The Hyundai Kona compact SUV has been a major strategic model for the Korean carmaker globally - more so in the European context. It was always surprising to me how and why we got the Creta along with China, but the rest of the world waited for the Kona. And that is for two reasons. The first is that no manufacturer can afford to delay a compact SUV these days, and yet Hyundai did that in the markets that waited for the Kona. And the fact that it wasn't like the Creta was a poorly made, inferior product for this segment - only destined for emerging markets.
Also Read: Hyundai Kona Electric India Review
Also Read: Hyundai Kona Electric Launched In India
The Hyundai Kona is shorter than the Creta in length and has a near identical wheelbase
But one look at the Kona and well, the latter kind of seems a tad true - oh about 30 per cent or so anyway! And that is because with the Kona Hyundai has taken a small leap yet again, like it did with its fluidic sculpture Sonata in 2010. I mean this not only in terms of quality and design, but also perception. Yes the Kona is THAT model for Hyundai in Europe. And while we will get the electric version - Kona EV - in 2019, its just too bad we will not get the regular car. Read on to find where my regret comes from.
The Hyundai Kona that we drove was dressed in Lime Twist which is a bright green colour
The Kona is actually a 104 mm shorter than the Creta in length, has a near identical wheelbase of 2600 mm (11 mm longer than the Creta's), and sits lower since its 116 mm shorter than the Creta. So it is very definitely more of a crossover to the Creta's SUV. The car's design is the first thing that grabs you. The Kona represents what is now an increasingly contagious global trend to have small lights and big grilles. PSA Peugeot-Citroen started it, but the Kona is Hyundai's first. Big sister Santa Fe is the second. And expect more to follow. The cascade grille works as do the slim LED DRLs, and larger lighting cluster below. The car I had was dressed in Lime Twist - a bright green - a good metaphor for what Hyundai is going for with the Kona. Young, vibrant, new and attention-hungry.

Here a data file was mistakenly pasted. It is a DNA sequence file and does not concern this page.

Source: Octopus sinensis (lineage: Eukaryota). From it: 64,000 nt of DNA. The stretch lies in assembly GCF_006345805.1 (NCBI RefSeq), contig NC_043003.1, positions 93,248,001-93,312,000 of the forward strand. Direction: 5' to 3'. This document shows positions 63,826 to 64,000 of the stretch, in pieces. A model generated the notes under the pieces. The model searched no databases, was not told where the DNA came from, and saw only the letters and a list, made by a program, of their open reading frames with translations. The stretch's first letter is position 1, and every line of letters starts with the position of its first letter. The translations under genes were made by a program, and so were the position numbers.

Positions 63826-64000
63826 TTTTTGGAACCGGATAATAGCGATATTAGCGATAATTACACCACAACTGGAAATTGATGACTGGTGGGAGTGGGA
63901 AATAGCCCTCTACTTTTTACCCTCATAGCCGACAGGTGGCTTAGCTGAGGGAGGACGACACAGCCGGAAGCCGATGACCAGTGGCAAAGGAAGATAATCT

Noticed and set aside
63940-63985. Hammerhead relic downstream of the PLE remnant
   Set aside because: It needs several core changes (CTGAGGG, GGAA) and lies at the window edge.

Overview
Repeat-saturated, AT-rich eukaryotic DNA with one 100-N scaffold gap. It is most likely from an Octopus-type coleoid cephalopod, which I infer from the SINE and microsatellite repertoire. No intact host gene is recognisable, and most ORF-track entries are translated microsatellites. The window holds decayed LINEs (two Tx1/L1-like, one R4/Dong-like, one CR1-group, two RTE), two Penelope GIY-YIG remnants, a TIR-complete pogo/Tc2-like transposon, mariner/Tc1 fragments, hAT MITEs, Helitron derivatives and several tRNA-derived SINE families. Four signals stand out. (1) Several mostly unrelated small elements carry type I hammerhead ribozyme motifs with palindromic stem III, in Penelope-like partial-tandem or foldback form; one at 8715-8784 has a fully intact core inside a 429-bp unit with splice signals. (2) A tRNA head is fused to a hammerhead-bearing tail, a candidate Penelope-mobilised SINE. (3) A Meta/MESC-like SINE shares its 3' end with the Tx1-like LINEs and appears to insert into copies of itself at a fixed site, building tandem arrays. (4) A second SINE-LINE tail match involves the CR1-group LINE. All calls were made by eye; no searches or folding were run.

The cascade grille of the Hyundai Kona gives it the family DNA while the slim LED DRLs, and larger lighting cluster below make it stand out of the crowd
The second thing that will impress you about the Kona is its colour-coordinated interior. The car's cabin is well laid out, uses great plastics and boasts incredibly competent fit. Its big highlight is the modern instrument cluster and the large touchscreen at the centre of the console. Easy to use, intuitive and with a very user friend interface (unlike the Hyundais we have been used to), the Kona gets all the equipment and features you'd expect (the screen has Apple CarPlay, Android Auto, Bluetooth music play, etc.), and also some you don't (the top spec I was driving had a pop-up head-up display screen a la MINI). The switches, buttons, stalks and dials all have a good sense of quality and the seats too are well contoured, comfortable and attractively finished. I liked the little green accents on the dash, especially around the AC vents. I told you it was colour coordinated!
The Kona with me was a Turkey spec model, and I was driving it out of Besiktas in Istanbul, staying on the European side and then into the countryside towards Burc beach. The engine on board was the 1.6 litre T-GDI petrol - a new iteration of the 1.6 Gamma engine in Hyundai's global engine lineup. It is not a fire starter and the turbo takes a little bit to kick in. But it cruises well and really comes to life when you switch it to Sport Mode.
The car has an Eco and Comfort setting as well, which mainly serves to change the throttle response, than anything else. The new 7-Speed DCT dual clutch gearbox works well, though can be a little bit slow on the quick downshift in Comfort Mode. The car's ride quality is good, and it handles very car like, since it is not a tall car to begin with. The Kona also corners reasonably well, and its road driving manners are actually pretty impressive. AWD is optional, and you can opt for the standard 16" wheels, or the optional 17/18".
AWD is optional on the Hyundai Kona and it comes with 16 inch wheels as standard
Now like I already said in India we will get the Kona only in its EV avatar. And lets face it - that car is nothing much like the car I drove, in terms of its looks and the drive feel. Sure it will have some similarities, but that's it. The petrol or diesel Kona on the other hand could provide a modern direction to the Hyundai India portfolio. But given the Creta's massive popularity, and the fact that the next generation has already gone into development, expecting the Kona in India is futile. Sad really, since it's such a surprising, sharp and sexy package overall.